The above description is probably a bit confusing but it makes sense to me! If you follow this blog all will become clear.

The frames and their supports were printed out and glued onto a sheet of 6mm plywood. Then each piece was cut out on the bandsaw. This took hours to do and was spread over several days to give my eyes and back some recovery time!

Here are the frames assembled on the building board. At this stage the keel is too high and will be cut back to the rabbet line.



The keel is now finished with the side pieces in place. The frames are glued to the keel and the joints have fillets. I need to say something about how the frames turned out. In a nutshell I should have lofted the boat starting from the original table of offsets and the lines drawing both of which will inevitably contain errors. I'm not being critical, think how how Albert Strange drew the plans: make a half model, measure the offsets, plot these at 3/4" scale and draw fair curves through the points. Refine these curves until satisfied with them. That is what Leo did and one day he might take a new table of offsets from his lofting floor.

Anyway, I took the frame shapes from the original lines plan and rescaled them. Putting a fairing batten across my frames I found some of them were high and some were low by as much as 2mm. I worked on the high ones with a file plus sandpaper and the low ones had packing strips glued on to raise them.


The next problem was that my 6mm plywood frames were a bit floppy and I needed them to be vertical. In the phot below (the hull is on its side) a combination of spacers and Spanish windlasses is doing this until There are a couple of planks on the sheer.


Last photo shows some planks in place. This is something I have not done before and I am sure there is an optimum sequence and techniques for working out how the planks need to be tapered. But this is a model and the planks will bend and twist relatively easily so I will use parallel planks until they have to be shaped. Clamping them is a challenge and will get harder as the space between the planks decreases. I'm having good results using a hand powered stapler. The planks are glued in place with epoxy and this is working well except that the stapler picks up traces of epoxy and may not last the distance!.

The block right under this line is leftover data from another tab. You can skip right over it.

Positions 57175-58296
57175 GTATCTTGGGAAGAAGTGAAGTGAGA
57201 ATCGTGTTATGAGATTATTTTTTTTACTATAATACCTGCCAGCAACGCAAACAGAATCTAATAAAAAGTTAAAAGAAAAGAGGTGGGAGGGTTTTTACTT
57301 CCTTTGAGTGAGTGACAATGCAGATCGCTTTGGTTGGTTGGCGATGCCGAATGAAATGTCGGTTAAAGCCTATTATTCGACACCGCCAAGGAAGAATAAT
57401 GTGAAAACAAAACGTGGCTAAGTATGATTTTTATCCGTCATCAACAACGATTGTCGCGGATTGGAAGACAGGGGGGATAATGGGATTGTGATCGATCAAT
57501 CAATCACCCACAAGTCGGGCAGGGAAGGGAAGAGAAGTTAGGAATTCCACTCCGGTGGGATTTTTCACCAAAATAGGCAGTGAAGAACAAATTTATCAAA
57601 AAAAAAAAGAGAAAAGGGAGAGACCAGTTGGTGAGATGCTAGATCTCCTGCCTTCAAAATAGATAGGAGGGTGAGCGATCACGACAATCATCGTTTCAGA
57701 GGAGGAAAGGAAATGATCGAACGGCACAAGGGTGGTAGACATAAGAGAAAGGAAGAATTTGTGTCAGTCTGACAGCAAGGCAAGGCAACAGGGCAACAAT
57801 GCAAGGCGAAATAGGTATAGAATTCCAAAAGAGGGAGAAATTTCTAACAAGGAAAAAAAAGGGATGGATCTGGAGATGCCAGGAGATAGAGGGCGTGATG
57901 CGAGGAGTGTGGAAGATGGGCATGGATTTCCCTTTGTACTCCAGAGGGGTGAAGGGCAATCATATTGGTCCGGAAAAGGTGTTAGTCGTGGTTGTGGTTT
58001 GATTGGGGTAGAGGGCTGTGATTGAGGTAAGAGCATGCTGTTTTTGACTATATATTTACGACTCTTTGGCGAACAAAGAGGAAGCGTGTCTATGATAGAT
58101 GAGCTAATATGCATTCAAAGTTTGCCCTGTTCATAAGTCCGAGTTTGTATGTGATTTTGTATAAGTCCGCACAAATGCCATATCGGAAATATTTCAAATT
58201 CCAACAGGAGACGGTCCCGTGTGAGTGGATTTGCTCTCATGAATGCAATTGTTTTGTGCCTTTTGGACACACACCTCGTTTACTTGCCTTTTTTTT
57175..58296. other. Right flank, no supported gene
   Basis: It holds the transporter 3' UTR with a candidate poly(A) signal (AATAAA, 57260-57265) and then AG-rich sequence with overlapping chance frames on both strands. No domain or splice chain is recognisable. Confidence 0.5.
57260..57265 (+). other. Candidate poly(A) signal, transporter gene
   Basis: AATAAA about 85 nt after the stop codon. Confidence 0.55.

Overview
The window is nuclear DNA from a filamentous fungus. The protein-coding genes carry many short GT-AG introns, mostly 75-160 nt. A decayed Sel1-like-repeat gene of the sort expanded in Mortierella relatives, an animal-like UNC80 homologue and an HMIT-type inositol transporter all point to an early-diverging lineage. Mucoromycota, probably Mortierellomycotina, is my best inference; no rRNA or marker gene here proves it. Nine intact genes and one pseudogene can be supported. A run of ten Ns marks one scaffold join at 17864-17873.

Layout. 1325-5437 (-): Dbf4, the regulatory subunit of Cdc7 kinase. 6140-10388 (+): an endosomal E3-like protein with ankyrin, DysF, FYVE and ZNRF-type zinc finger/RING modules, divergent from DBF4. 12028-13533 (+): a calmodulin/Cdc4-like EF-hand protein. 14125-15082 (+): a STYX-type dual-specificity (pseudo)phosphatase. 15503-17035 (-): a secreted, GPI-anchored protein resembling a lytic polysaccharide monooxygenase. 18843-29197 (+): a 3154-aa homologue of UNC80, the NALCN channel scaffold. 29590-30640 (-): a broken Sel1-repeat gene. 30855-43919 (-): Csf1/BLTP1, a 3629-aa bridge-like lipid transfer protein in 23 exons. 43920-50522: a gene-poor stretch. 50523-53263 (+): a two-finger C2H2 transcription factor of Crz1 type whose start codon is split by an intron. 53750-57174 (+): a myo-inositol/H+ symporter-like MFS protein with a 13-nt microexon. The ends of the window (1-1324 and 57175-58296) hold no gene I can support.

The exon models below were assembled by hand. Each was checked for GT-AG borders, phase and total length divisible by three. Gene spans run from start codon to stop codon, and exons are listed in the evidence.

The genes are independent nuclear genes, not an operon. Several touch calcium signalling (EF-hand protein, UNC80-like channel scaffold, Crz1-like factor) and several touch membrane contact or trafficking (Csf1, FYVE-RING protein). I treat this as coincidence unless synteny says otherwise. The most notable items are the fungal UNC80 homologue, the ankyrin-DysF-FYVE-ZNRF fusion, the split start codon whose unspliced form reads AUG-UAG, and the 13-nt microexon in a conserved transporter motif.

This has been a long post because I am catching up on work since the start of the project. I try and post something about weekly but it will depend on what's happening, The planking will take a while and then there is painting neither of which are very photogenic!

4 comments:

  1. Just brilliant - I can follow Leo and you now - good luck with the build.

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  2. Delightful. I look forward to following you. Thank you for allowing us to watch and share. I've already shared with a guy who sails with me. Where will your ship sail?

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  3. If only Leo's boat would build so fast.

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  4. Brilliant project. Suggest using a Dremel type tool to clean up epoxy squeeze out where it is hard to access. Use a long thin drill bit with a little sand paper fixed to the end - whatever I really admire the job.